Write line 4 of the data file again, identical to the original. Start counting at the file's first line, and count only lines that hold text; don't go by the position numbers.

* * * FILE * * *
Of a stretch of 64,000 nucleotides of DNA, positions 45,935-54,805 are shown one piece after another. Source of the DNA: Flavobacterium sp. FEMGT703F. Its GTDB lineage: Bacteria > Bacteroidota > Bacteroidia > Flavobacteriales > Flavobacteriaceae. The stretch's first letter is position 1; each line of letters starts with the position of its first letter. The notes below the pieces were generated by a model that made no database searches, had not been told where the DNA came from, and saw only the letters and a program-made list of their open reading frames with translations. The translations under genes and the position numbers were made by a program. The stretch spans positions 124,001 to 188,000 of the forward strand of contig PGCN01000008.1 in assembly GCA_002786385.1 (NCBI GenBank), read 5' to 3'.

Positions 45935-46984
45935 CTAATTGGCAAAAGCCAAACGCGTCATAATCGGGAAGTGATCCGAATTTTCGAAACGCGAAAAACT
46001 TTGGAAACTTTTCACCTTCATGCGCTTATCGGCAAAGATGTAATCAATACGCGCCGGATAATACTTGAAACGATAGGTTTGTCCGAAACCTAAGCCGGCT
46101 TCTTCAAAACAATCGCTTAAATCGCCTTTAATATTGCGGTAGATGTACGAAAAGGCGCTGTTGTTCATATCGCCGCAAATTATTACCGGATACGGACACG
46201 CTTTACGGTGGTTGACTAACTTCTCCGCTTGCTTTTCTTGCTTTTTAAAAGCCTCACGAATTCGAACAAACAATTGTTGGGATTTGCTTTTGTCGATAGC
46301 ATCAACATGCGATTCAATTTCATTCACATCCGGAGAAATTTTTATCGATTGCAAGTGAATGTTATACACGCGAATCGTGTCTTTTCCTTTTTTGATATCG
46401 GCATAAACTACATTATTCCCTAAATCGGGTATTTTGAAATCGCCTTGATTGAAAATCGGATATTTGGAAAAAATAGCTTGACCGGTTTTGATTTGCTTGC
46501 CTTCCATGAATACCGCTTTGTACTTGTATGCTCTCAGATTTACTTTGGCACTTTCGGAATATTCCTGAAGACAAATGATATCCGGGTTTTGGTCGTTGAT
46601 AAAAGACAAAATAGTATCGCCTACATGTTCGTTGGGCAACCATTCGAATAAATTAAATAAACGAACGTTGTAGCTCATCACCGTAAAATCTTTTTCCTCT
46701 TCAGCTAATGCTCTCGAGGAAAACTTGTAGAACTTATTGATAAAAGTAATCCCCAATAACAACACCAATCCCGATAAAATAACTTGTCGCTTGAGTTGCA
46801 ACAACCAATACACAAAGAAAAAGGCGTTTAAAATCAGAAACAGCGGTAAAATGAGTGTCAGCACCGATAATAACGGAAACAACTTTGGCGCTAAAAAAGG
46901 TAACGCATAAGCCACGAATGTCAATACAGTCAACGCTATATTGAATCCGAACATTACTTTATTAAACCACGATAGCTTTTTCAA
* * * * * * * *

46001 TTGGAAACTTTTCACCTTCATGCGCTTATCGGCAAAGATGTAATCAATACGCGCCGGATAATACTTGAAACGATAGGTTTGTCCGAAACCTAAGCCGGCT